Unusual Appropriations



Mark Harkins | May 20, 2016

The budget process created in 1974 put into place a mechanism to limit the power of appropriators and try to slow down spending growth.  By having either a Budget Resolution put a cap on discretionary spending or, when no Resolution is agreed to, having the Appropriations Committee put in place (or “deem”) a cap, the House and/or Senate are bound to a SPECIFIC top line spending amount which is defined at the BEGINNING of the process.

However, yesterday, the House passed an appropriations bill on the House floor without an agreed to Budget Resolution OR a 302(a) deeming resolution from the House Appropriations Committee.  This is the first time since the modern budget process was established that neither was put in place before an appropriations bill was passed in the House cialis aus spanien.

While this is noteworthy, it is somewhat irrelevant since the Congress has been doing apppropriations through two-year agreements since the Budget Control Act and the reinstitution of sequestration in 2011.  Obama and congressional leaders reached a deal in 2013 to relieve sequestration in FY14 and FY15.  They reached another deal last December to relieve sequestration in FY16 (this year) and FY17, which the House started to consider today.  See pages 6 and 13 of THIS Congressional Research Service report to better understand the numbers.

But it does highlight a problem that the House Republican leadership cannot seem to solve: the House can’t agree on an overall discretionary spending number, or 302(a) allocation! This is due to the fact that a segment of the Republican majority, loosely the Freedom Caucus, did not agree to last year’s deal nor do they feel bound to it.  They represent enough votes in the Republican conference to tie the process in knots.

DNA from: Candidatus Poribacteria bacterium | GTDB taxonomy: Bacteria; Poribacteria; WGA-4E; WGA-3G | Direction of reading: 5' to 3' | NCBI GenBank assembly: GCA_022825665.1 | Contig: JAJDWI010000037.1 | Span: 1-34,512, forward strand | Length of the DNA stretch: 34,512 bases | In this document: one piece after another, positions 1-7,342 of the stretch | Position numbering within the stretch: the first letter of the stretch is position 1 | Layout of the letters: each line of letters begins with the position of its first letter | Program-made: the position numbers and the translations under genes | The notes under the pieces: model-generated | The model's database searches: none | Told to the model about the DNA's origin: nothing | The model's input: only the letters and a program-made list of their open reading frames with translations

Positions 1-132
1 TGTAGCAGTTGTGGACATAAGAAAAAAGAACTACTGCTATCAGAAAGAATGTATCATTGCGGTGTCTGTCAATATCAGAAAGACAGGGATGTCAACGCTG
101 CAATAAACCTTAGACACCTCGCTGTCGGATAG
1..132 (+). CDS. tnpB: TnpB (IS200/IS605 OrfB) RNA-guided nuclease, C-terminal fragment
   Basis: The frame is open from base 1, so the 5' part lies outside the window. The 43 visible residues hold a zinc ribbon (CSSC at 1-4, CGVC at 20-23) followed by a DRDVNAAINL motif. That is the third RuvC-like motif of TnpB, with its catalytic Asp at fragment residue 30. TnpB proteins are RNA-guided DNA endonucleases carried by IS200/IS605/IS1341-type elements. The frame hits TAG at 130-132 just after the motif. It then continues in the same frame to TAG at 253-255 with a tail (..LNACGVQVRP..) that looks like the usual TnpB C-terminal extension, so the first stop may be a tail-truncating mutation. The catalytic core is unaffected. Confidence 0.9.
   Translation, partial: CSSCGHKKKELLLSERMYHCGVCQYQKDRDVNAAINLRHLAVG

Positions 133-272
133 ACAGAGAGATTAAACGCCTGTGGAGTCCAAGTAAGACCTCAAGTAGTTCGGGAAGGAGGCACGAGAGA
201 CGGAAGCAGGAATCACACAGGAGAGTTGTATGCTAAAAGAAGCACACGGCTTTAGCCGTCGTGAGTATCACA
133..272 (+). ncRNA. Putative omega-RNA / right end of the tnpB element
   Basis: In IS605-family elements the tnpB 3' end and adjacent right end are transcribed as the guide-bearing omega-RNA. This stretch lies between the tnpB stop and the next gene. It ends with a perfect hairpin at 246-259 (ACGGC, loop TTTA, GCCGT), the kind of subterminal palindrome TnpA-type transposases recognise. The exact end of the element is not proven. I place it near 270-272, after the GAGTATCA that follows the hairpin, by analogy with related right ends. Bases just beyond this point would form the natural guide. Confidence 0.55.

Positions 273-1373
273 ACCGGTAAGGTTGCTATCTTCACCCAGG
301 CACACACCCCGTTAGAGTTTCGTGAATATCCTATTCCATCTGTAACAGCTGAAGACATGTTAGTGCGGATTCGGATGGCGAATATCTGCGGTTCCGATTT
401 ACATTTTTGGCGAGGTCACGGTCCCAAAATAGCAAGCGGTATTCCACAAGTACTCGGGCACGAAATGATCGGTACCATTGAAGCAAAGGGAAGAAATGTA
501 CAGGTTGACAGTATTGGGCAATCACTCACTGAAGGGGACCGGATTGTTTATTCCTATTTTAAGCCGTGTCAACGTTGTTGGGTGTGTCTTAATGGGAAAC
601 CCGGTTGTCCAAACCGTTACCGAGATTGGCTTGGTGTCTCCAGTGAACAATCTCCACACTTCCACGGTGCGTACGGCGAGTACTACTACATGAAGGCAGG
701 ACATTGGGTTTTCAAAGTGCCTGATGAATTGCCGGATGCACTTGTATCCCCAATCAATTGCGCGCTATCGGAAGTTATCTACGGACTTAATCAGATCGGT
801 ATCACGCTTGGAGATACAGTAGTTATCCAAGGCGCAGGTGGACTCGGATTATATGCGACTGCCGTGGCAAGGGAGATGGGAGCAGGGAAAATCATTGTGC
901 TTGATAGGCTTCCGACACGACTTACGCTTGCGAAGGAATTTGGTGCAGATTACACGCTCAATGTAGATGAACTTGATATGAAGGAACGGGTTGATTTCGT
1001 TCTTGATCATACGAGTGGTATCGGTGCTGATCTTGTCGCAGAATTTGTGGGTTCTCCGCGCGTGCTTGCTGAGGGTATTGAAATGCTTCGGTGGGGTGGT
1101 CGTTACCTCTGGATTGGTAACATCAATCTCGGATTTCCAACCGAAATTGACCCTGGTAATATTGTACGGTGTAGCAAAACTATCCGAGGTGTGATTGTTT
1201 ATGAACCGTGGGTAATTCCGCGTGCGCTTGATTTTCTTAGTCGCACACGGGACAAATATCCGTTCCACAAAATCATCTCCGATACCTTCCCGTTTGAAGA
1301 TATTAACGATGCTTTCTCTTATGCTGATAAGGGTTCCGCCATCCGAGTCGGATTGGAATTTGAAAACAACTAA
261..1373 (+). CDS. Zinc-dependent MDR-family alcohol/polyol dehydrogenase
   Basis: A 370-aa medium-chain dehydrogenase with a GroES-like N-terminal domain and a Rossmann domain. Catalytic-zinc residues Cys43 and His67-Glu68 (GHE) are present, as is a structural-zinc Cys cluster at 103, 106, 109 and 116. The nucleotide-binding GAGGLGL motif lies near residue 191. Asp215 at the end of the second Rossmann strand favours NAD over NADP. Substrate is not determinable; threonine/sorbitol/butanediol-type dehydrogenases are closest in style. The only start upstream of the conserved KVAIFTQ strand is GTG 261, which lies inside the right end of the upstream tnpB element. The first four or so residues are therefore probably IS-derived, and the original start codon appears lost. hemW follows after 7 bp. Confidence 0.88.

Normal process dictates that the House and Senate would pass budget resolutions and agree to a final conferenced budget resolution that provides the 302(a) guidance to the Appropriations Committees. Then each chamber decides how to divvy up the big number into twelve smaller, 302(b), allocations for each of the appropriations subcommittees.  The 302(b) numbers in the Senate do NOT have to equal the ones in the House at this point, but the 302(a) should.

The Senate is proceeding normally using the 302(a) number agreed to last year ($1.07 trillion) and has divided it up among its subcommittees (S. Rpt. 114-257).  The House, however, has a problem.  Because the Freedom Caucus faction will not agree to the $1.07 trillion number, the House Appropriations Committee does not have a 302(a) number and therefore cannot create the twelve 302(b) allocations for each subcommittee.  If there is no number, members could theoretically offer amendments making each bill as big as they want.  The 302(b) allocation acts as a ceiling on the size of EACH individual bill.  By dividing the number up at the beginning, Members have a sense of what the subcommittee tradeoffs are.  If we give this much to Transportation, we will only have this much for Homeland Security.

Why is this happening in such a convoluted fashion?  If the House Appropriations Committee actually published all twelve subcommittee numbers, somebody could add them all up.  If the total was the $1.07 trillion number, the Freedom Caucus faction would vote all the bills down, or at a minimum there would be huge fights among House Republicans.  If the number is closer to the one the faction prefers, $1.04 trillion, the pain would have to be spread across at least the 11 non-defense bills causing other House Republicans to make difficult votes on infrastructure and social programs.  In addition, it wouldn’t match the Senate number and would lead Senate Democrats to block the process in that Chamber.  The last time we had a non-matching 302(a) problem was for FY14 and it resulted in a three-week government shutdown.

There is no obvious way out of this box.  The final numbers in the House are going to have to be negotiated with the Senate at some point.  Even the idea of a Continuing Resolution is going to have to fund the operations of the government either closer to $1.07 trillion or $1.04 trillion with the same intra-party issues.  Continuing the government at the FY16 current levels would be about $1.066 trillion.

Speaker Ryan is doing an excellent job of ignoring this reality for now, but come September, the piper will either be paid or the rats will take over.


Mark Harkins is a Senior Fellow at the Government Affairs Institute

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Categories: Budget and Appropriations, Revise & Extend, Updates